Here's an article I wrote for the NYU Steinhardt Public Health Student Group Fall 2008 Newsletter:
Op-Ed: Vision of a Grassroots, Grass-Fed Revolution
by Kelly Moltzen
Growing up, we were taught by the USDA that “all foods can fit,” that everything in moderation is good for us. We were taught that we needed dairy products in our diet in order to get calcium, otherwise we would develop osteoporosis. We were taught that we needed to get our protein from meat. But what if this were not the whole picture? Would the USDA actually hide information from us?
Unfortunately, yes. It seems as though Congress is more concerned about taking food industry lobbyists’ money than about giving the public scientifically sound advice, as Marion Nestle tells us in her book Food Politics. However disturbing this may sound, we cannot allow the food industry to dominate us, not when 63% of Americans are overweight or obese and children born in the year 2000 or after may be the first generation to die before their parents; not when animals are subjected to living on claustrophobic, unsanitary Concentrated Animal Feeding Operations (CAFO), force-fed corn and artificial substances that make them sick, necessitating the use of administering antibiotics before we buy and eat the omega-6 laden meat which makes us sick. Not when 25% of the foods we buy in the grocery store has some form of corn in them, and the ammonium nitrate left over from the production of explosives during World War II is used to fertilize crops – facts Michael Pollan shares with us in The Omnivore’s Dilemma.
This country needs a complete change of mindset, where we raise humanely treated omega-3 rich grass-fed animals and stop using additives and pesticides on our food. We need to craft a world that is not dominated by the need of the food industry to keep money in its wallet, but one that is driven by the need to keep real food on the table. A world where our children don’t need to learn how to read labels, but instead learn how to grow vegetables. A world where we get energy from the sun and wind, not coal and oil, and where we eat our food, not burn it as biofuel.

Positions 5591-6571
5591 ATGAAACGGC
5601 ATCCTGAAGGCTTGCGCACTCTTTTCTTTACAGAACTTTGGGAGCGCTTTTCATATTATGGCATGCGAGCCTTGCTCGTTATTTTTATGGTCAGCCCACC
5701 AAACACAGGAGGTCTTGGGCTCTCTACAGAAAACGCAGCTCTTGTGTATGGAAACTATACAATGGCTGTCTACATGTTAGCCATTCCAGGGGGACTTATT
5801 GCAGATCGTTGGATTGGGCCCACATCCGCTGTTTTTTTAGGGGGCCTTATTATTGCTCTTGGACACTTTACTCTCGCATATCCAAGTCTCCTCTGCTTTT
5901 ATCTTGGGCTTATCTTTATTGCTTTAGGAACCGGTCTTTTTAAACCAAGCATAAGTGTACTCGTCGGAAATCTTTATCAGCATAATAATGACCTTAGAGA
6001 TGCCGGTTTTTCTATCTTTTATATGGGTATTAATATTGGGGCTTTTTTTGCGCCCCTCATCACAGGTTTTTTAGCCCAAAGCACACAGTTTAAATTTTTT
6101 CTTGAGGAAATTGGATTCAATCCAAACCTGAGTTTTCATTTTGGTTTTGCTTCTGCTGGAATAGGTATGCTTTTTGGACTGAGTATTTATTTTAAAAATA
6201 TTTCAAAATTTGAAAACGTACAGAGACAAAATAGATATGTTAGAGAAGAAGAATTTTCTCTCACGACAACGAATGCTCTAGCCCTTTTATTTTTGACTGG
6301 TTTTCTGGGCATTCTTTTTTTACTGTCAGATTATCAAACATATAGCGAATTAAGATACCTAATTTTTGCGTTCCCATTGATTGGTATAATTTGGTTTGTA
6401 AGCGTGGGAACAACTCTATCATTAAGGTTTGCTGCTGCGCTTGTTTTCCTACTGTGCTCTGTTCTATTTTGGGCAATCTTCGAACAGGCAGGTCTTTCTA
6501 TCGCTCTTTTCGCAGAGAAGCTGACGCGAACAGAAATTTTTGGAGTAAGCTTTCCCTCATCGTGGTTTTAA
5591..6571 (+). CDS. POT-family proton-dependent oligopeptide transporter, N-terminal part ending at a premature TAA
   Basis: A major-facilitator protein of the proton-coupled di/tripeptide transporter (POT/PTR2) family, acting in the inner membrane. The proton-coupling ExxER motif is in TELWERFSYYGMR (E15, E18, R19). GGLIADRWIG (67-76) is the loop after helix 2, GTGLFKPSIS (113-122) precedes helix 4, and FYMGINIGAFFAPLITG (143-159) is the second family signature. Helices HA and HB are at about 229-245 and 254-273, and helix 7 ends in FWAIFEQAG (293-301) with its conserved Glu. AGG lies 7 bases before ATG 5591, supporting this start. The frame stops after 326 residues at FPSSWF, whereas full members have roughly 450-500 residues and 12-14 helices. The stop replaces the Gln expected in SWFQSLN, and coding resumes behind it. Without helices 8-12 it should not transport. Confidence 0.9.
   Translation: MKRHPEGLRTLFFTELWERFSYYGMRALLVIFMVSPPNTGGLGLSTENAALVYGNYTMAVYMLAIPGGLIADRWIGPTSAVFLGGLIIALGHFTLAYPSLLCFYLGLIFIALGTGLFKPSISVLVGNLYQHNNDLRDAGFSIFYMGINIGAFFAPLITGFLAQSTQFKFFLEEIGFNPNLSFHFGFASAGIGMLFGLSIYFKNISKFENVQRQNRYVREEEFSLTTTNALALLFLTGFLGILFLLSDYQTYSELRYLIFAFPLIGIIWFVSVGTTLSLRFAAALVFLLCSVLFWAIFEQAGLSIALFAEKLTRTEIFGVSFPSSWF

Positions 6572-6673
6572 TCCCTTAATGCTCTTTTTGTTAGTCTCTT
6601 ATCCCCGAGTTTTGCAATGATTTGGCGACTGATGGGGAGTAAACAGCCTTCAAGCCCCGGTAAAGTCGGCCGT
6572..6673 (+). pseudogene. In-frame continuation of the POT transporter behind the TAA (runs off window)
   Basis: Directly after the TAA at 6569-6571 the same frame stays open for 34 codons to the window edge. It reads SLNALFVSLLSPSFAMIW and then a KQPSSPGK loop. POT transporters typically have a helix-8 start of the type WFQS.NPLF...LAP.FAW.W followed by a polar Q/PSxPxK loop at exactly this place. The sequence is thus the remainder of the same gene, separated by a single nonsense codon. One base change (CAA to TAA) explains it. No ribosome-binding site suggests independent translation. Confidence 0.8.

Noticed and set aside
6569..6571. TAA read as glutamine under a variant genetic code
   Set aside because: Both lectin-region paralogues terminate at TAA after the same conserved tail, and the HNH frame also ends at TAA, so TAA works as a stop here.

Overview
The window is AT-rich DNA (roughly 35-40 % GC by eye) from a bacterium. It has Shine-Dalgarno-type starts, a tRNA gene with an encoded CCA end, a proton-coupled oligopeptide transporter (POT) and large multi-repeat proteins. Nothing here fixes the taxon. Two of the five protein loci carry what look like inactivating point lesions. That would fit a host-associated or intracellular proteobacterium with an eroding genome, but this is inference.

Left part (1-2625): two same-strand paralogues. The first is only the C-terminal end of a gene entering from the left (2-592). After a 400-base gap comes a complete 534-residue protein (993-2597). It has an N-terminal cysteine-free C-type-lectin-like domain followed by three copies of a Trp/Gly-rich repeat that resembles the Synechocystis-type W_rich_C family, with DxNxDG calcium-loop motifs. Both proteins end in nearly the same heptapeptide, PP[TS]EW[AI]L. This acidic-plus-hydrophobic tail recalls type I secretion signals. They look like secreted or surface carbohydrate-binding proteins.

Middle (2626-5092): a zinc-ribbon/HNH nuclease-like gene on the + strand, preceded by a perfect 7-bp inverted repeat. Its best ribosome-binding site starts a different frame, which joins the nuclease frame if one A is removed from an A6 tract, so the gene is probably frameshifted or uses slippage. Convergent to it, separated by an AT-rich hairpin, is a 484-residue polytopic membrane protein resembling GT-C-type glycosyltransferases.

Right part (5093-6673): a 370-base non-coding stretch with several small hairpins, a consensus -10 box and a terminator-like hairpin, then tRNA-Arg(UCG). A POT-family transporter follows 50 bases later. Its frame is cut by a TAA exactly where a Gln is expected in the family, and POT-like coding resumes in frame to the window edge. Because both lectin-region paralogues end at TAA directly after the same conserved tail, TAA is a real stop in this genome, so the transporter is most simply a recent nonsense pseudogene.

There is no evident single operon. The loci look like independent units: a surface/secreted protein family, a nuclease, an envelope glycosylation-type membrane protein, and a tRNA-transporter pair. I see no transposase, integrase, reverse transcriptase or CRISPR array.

Fortunately there is a revolution starting, as people have banned together for such programs as the Real Food Challenge and Slow Food Nation. Californians had an initiative on their ballot this November called “Proposition 2,” which was a huge breakthrough for humane farm animal treatment. It prohibits cruel and inhumane ways of confining animals in their cages. The USDA recently passed more rigorous regulations for organic food, prohibiting the existence of organic CAFOs. The list of 2010 Dietary Guidelines Advisory Committee appointees looks promising as well. Yet we need to continue supporting CSA communities, creating farm to school programs, and weakening the connection between food industry lobbyists and Washington, D.C. If we don’t do it, then who will?